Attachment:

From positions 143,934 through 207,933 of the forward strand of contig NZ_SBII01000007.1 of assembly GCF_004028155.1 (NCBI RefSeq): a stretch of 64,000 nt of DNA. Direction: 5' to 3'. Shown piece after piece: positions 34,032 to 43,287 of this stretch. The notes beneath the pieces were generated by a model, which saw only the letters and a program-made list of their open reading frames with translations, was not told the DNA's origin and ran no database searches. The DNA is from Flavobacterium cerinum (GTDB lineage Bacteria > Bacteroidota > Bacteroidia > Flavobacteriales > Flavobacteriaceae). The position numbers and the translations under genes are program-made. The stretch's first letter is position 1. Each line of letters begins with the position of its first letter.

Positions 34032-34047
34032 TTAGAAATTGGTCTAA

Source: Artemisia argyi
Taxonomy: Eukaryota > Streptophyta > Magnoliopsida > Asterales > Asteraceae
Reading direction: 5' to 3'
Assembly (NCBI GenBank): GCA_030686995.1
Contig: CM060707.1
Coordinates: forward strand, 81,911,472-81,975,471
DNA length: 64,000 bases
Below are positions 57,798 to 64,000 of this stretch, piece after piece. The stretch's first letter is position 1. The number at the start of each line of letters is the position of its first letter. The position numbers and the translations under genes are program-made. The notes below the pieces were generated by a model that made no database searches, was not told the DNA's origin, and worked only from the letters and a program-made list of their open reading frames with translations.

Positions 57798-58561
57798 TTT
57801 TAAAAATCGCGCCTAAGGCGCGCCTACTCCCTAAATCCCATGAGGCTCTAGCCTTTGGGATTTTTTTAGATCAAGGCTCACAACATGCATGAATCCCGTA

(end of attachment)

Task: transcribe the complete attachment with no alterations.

From positions 143,934 through 207,933 of the forward strand of contig NZ_SBII01000007.1 of assembly GCF_004028155.1 (NCBI RefSeq): a stretch of 64,000 nt of DNA. Direction: 5' to 3'. Shown piece after piece: positions 34,032 to 43,287 of this stretch. The notes beneath the pieces were generated by a model, which saw only the letters and a program-made list of their open reading frames with translations, was not told the DNA's origin and ran no database searches. The DNA is from Flavobacterium cerinum (GTDB lineage Bacteria > Bacteroidota > Bacteroidia > Flavobacteriales > Flavobacteriaceae). The position numbers and the translations under genes are program-made. The stretch's first letter is position 1. Each line of letters begins with the position of its first letter.

Positions 34032-34047
34032 TTAGAAATTGGTCTAA

Source: Artemisia argyi
Taxonomy: Eukaryota > Streptophyta > Magnoliopsida > Asterales > Asteraceae
Reading direction: 5' to 3'
Assembly (NCBI GenBank): GCA_030686995.1
Contig: CM060707.1
Coordinates: forward strand, 81,911,472-81,975,471
DNA length: 64,000 bases
Below are positions 57,798 to 64,000 of this stretch, piece after piece. The stretch's first letter is position 1. The number at the start of each line of letters is the position of its first letter. The position numbers and the translations under genes are program-made. The notes below the pieces were generated by a model that made no database searches, was not told the DNA's origin, and worked only from the letters and a program-made list of their open reading frames with translations.

Positions 57798-58561
57798 TTT
57801 TAAAAATCGCGCCTAAGGCGCGCCTACTCCCTAAATCCCATGAGGCTCTAGCCTTTGGGATTTTTTTAGATCAAGGCTCACAACATGCATGAATCCCGTA